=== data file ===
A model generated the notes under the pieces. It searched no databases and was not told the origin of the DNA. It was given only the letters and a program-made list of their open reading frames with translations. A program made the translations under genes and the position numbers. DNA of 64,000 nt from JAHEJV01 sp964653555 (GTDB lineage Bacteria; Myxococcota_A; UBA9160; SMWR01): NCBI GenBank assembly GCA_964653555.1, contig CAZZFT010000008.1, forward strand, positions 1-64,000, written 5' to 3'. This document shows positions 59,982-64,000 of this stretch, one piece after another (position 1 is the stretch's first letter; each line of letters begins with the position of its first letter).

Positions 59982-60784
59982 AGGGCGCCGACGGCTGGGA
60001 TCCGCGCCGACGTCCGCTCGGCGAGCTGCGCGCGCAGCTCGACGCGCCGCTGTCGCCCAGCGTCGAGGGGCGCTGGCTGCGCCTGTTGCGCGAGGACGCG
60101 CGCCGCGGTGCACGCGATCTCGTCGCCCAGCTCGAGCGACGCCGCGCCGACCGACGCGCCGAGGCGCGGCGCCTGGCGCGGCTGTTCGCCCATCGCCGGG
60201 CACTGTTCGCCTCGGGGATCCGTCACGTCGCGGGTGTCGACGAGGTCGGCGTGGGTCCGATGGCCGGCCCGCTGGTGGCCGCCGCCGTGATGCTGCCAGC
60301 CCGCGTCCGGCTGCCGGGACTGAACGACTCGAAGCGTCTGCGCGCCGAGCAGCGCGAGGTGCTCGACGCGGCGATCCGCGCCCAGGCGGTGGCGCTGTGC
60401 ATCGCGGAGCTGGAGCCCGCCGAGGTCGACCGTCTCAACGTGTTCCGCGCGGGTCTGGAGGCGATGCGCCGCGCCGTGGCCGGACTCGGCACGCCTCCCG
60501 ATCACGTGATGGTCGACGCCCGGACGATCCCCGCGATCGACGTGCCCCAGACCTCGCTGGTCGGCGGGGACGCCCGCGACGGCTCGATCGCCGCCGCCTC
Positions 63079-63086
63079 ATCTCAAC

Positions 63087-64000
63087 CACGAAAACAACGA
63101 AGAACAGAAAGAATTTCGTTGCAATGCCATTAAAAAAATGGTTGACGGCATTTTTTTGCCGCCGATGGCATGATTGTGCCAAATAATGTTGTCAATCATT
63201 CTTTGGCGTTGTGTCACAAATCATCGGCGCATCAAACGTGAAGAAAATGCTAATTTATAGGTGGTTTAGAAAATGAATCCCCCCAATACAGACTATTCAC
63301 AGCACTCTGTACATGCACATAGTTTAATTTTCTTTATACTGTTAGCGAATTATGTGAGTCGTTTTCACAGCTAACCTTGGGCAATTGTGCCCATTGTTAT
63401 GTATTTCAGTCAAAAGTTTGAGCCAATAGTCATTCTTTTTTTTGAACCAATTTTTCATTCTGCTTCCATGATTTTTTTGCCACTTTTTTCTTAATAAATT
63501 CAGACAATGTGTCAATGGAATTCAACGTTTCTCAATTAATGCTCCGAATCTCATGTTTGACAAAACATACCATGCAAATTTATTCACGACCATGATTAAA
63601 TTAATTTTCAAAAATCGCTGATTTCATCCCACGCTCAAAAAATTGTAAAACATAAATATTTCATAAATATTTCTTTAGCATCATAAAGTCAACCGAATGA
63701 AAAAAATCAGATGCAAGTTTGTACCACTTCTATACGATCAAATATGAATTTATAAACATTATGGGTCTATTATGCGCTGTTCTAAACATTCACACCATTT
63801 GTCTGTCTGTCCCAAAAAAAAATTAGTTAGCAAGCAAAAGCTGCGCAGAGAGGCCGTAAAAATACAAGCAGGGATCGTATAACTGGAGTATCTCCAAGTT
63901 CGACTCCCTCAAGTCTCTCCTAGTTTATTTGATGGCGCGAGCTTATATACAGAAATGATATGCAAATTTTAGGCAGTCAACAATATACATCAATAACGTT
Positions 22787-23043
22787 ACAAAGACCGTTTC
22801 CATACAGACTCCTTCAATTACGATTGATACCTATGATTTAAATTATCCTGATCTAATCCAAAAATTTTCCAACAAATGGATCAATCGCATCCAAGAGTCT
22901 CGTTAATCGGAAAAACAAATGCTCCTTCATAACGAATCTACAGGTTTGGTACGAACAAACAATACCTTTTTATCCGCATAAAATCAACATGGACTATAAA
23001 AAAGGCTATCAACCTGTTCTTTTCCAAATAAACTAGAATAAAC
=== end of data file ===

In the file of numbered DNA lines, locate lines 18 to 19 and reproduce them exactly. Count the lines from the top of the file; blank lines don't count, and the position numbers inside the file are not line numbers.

63501 CAGACAATGTGTCAATGGAATTCAACGTTTCTCAATTAATGCTCCGAATCTCATGTTTGACAAAACATACCATGCAAATTTATTCACGACCATGATTAAA
63601 TTAATTTTCAAAAATCGCTGATTTCATCCCACGCTCAAAAAATTGTAAAACATAAATATTTCATAAATATTTCTTTAGCATCATAAAGTCAACCGAATGA